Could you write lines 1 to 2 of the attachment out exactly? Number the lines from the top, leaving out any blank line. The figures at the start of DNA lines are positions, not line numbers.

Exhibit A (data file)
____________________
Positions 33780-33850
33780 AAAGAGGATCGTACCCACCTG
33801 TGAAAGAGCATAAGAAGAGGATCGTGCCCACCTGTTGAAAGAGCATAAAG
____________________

Positions 33780-33850
33780 AAAGAGGATCGTACCCACCTG